18 ways to enjoy a stress-free pregnancy

Constant stress may affect your baby ― learn if you’re under pressure, plus, find ways to manage it.


One minute, you’re celebrating impending motherhood, the next, you’re terrified at the prospect of giving birth.

While pregnancy is filled with excitement and life-changing events, it’s also a time when mums-to-be are unprepared for the challenges and stresses that come with being pregnant.

It’s natural to feel a little stressed when you’re expecting, but too much pressure can take a toll on your body and may give rise to developmental problems in your baby.

Cause for concern 

Some 70 per cent of expectant mothers experience varying degrees of anxiety and/or depression when they are pregnant. Moderate stress, like being stuck in traffic or dealing with difficult clients at work, won’t cause pregnancy complications. Even mood swings, morning sickness, constipation, fatigue and aches are considered a normal part of pregnancy.

But your stress levels to rise when severe morning sickness or an unexpected turn of event, like a death or an illness, interferes with your life. This could have long-lasting impact on your health, which may lead to prepartum anxiety and depression.

Your stress levels to rise when severe morning sickness or an unexpected turn of event, like a death or an illness, interferes with your life.

Other factors that can cause serious stress are:

1. Negative life events such as financial problems, job loss, divorce or being in an abusive relationship.

2. Fear of labour pain and delivery.

3. Feeling insecure or ill-equipped about caring for baby.

4. Juggling work and family responsibilities. It’s tougher when there is a lack of spousal support or if the employer is too demanding.

Symptoms of prepartum anxiety

Prepartum anxiety occurs during the pregnancy phase before the child is delivered, explains Dr Christopher Chong, obstetrician and gynaecologist at Gleneagles Hospital.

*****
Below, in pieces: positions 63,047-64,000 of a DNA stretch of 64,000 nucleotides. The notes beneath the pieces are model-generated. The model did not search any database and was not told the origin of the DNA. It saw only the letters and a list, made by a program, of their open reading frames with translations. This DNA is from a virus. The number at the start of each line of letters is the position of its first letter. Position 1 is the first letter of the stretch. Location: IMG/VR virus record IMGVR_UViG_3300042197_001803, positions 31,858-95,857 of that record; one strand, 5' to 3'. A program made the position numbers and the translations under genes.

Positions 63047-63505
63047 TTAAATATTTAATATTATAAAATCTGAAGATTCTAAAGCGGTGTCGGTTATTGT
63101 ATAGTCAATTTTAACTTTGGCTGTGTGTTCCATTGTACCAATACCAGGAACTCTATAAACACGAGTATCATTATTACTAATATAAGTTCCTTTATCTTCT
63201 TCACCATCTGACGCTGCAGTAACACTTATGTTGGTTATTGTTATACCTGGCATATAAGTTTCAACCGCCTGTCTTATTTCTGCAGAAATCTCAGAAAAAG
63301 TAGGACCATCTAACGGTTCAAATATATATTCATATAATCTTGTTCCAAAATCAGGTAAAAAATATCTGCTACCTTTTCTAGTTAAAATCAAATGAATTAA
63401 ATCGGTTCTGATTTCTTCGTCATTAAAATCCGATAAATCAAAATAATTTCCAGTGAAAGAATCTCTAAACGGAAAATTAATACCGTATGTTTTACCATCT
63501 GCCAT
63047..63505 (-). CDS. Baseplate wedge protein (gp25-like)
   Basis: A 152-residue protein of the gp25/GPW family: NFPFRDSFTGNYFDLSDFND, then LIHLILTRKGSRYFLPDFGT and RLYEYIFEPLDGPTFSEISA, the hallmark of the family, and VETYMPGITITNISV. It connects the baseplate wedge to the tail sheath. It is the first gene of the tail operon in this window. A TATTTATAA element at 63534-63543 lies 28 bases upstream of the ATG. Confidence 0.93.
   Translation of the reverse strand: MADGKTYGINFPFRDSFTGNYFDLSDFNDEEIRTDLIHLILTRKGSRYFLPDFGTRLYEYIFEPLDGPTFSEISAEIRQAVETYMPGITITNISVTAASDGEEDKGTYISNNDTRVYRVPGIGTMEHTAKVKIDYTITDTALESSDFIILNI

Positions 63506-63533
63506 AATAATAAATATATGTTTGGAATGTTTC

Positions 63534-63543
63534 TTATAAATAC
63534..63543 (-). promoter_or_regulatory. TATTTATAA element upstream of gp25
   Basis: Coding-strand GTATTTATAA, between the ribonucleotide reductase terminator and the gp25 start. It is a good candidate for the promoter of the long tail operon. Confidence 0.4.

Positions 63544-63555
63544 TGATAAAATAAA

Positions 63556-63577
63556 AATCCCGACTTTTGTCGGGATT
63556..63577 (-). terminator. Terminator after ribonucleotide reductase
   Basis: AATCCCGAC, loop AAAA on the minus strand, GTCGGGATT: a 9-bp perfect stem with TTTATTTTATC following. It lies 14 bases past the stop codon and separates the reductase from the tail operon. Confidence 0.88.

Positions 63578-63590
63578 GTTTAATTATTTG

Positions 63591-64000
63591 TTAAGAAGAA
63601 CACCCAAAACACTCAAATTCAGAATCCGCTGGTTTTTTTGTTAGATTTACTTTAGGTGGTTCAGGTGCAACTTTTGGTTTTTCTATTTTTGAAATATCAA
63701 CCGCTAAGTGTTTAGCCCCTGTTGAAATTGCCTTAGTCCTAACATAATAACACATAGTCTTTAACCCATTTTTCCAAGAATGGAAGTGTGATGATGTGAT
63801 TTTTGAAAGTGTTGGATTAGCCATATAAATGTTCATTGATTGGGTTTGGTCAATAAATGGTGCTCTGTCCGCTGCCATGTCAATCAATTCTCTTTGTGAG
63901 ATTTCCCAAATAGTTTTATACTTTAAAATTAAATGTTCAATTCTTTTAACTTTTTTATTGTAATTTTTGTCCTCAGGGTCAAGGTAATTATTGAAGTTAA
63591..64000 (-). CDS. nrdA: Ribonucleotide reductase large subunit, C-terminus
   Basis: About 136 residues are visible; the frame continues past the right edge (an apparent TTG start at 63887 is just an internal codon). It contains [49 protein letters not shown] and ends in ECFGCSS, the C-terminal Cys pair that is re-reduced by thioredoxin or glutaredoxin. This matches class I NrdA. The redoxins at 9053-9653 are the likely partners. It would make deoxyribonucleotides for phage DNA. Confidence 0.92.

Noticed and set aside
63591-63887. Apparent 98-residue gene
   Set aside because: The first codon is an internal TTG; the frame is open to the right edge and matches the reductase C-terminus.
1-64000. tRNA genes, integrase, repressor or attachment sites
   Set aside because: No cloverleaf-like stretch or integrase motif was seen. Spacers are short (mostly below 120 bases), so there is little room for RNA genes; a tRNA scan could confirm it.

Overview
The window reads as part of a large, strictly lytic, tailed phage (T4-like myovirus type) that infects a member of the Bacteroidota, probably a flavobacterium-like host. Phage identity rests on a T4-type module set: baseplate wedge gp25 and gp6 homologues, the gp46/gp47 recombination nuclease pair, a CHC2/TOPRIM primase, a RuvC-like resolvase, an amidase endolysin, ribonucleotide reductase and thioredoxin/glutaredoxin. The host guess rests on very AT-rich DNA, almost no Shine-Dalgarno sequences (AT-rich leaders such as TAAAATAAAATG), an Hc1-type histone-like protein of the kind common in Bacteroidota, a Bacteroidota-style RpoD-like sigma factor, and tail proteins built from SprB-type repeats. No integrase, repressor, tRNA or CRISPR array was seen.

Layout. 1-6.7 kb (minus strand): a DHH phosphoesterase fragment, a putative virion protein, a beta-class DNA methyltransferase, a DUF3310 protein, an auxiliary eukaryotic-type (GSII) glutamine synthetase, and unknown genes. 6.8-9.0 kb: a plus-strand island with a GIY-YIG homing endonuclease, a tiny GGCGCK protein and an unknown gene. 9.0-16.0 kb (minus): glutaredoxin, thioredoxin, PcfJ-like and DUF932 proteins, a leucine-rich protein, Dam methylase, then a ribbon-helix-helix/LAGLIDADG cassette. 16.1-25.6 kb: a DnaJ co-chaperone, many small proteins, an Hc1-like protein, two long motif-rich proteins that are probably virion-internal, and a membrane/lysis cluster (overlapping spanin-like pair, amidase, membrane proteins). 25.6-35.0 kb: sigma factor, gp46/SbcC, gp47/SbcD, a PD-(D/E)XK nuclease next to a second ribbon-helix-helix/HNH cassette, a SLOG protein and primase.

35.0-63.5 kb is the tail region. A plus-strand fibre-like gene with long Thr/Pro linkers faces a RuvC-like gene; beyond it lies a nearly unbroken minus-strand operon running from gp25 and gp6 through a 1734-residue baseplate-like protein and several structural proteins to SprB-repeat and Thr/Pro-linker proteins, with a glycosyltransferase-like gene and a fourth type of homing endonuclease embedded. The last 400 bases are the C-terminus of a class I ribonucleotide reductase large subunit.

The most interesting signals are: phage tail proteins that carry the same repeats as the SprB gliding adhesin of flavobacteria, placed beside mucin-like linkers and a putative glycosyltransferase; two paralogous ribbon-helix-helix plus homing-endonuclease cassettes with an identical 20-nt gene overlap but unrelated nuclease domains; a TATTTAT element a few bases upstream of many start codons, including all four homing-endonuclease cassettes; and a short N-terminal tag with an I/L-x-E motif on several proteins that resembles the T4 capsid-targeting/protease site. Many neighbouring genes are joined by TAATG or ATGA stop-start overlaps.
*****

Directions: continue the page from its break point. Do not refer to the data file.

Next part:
This medical condition often goes unrecognised as symptoms, such as tiredness, poor appetite and poor sleep, are similar to those experienced in a normal pregnancy.

Other symptoms include:

i) Feeling an uncontrollable sense of anxiousness.
ii) Weepiness.
iii) Worrying excessively about your health or baby.
iv) An inability to focus.
v) Feeling irritable or agitated.
vi) Feelings of guilt.

Bouts of anxiety may lead to panic attacks. The symptoms include breathlessness, feeling like you’re going crazy, or that something awful may happen. “Severe hyperventilation over a continuous period can cause decreased oxygen to the foetus and affect its growth,” explains Dr Chong.

In severe cases, a depressed woman may be obsessed with thoughts of dying, notes Dr Chong.

Studies show that depression during pregnancy is even more common than postpartum depression, affecting one in eight women. A study of more than 9,000 women, published in The British Medical Journal, shows that the peak point for depression occurs in women who are in their 32nd week of pregnancy.

A mother suffering from this condition is likely to lose interest in her pregnancy, may avoid eating healthily, and even turn to alcohol and tobacco. Depressed mothers also find it more difficult to bond with their babys.  Studies show that mums who didn’t have an attachment to their baby in utero had children with emotional problems.